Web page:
Hi @Superfandominatrix,

    That is a tricky question. We would need to find some mechanism to distinguish services like ours, hosted by CloudFlare during some of the relevant time span, does not require people to change their passwords from services that do. We will certainly be considering this, but I don't think we are going to make a decision tonight.

  • For those wondering which of their 1password sites might be affected, I created a nodeJS script that checks your 1password URLs to see which are affected.

    https://github.com/weltan/cloudbleed-1password

    Cheers.

  • brentybrenty

    AgileBits Team Member
    edited February 24

    @weltan: Wow! Thank you for sharing that! I think that jpgoldberg 's point still stands: It's difficult to simply tag all of these sites as being affected when perhaps, like 1Password.com, some may not be due to their security architecture. We'll see what we can come up with.

  • bogdanpbogdanp
    edited February 24

    It's difficult to simply tag all of these sites as being affected when perhaps, like 1Password.com, some may not be due to their security architecture.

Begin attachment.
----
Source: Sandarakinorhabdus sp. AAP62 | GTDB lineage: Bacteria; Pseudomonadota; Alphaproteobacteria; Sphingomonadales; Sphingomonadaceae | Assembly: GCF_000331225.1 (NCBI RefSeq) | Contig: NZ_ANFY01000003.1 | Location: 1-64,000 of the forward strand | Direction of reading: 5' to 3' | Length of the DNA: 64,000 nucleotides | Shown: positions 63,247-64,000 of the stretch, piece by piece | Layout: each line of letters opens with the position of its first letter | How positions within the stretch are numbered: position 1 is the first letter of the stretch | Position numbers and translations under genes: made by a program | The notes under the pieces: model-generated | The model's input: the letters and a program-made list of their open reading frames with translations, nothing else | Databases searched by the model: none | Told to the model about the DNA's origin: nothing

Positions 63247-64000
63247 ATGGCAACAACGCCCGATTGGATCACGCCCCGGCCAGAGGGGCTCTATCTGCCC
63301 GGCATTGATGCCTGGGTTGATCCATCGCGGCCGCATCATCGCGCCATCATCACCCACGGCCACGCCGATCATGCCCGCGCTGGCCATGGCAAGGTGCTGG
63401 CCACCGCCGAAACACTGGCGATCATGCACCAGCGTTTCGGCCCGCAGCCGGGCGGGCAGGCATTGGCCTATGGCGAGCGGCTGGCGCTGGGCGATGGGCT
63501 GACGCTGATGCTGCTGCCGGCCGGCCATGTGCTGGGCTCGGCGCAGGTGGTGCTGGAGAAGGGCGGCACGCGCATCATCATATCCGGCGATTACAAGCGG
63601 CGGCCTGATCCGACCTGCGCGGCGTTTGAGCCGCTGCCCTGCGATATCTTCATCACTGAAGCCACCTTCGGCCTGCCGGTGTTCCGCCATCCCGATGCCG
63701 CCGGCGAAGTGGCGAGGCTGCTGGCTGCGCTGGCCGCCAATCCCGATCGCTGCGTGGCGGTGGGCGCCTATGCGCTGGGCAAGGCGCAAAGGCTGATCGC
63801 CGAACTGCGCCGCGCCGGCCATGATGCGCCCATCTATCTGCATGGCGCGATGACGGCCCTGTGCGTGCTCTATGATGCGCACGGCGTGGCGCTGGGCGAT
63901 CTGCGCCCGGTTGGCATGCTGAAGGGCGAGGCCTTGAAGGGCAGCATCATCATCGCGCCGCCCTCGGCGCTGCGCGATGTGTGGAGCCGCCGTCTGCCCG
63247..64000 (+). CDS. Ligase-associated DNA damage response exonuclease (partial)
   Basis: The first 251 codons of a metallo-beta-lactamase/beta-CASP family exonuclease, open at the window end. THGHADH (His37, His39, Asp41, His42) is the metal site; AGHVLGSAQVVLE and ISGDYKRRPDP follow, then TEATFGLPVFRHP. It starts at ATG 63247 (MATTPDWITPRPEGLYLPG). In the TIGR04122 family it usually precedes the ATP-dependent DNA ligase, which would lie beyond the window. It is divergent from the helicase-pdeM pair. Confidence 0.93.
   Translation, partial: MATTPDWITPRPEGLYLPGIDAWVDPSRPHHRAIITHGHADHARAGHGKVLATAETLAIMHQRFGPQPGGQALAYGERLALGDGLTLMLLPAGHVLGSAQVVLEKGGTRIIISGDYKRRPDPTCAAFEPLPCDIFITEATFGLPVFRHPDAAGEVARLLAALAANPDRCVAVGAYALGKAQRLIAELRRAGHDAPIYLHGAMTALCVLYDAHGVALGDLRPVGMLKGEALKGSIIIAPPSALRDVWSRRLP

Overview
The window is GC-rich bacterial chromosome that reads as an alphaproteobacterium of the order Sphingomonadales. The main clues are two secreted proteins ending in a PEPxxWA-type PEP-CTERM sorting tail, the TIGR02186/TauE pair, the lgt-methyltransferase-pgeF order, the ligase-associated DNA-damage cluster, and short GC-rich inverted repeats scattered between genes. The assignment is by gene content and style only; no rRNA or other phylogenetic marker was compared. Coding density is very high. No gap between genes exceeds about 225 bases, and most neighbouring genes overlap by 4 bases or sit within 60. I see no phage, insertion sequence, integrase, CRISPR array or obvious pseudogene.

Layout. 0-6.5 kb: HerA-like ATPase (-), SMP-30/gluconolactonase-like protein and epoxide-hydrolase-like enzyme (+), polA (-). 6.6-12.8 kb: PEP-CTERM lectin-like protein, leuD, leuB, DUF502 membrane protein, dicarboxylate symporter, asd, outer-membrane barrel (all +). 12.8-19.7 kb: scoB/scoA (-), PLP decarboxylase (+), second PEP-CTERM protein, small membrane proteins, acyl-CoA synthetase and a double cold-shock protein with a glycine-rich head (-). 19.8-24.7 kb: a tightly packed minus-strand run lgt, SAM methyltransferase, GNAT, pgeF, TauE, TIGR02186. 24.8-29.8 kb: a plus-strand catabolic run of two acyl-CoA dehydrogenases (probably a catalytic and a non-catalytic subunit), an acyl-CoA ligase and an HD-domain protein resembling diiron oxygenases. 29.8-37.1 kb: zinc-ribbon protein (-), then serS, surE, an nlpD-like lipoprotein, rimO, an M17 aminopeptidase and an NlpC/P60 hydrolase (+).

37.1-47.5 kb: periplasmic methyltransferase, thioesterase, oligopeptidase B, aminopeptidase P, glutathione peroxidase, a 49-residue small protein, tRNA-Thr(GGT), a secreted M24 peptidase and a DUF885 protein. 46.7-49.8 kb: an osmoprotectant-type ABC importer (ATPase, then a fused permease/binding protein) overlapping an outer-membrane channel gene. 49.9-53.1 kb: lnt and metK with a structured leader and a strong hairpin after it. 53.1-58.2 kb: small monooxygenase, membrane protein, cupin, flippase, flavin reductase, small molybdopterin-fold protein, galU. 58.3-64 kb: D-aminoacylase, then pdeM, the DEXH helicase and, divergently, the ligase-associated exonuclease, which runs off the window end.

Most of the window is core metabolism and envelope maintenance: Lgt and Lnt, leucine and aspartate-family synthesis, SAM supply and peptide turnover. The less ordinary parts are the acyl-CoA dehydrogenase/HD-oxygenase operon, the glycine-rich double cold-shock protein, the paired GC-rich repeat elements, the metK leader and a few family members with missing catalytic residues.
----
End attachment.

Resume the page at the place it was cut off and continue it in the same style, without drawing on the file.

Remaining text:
I don't think this is the case but this statement makes it sound like you're more worried about making 1Password look bad by having it show up on such a list rather than protecting your users. Realistically, if there's any chance whatsoever that a website was affected by this issue then that website's users should be advised to change their credentials immediately. I realise that that probably means a lot of websites will be tagged, but it's better to err on the side of caution on this particular issue.

  • @jpgoldberg I would second (third?) the proposal to add this to the Watchtower audit:

    1. It is totally impractical for users to go through the complete list of 4,287,625 websites that were potentially affected by the bug to see which ones affect them.
    2. This is exactly the sort of issue that Watchtower was designed to assist with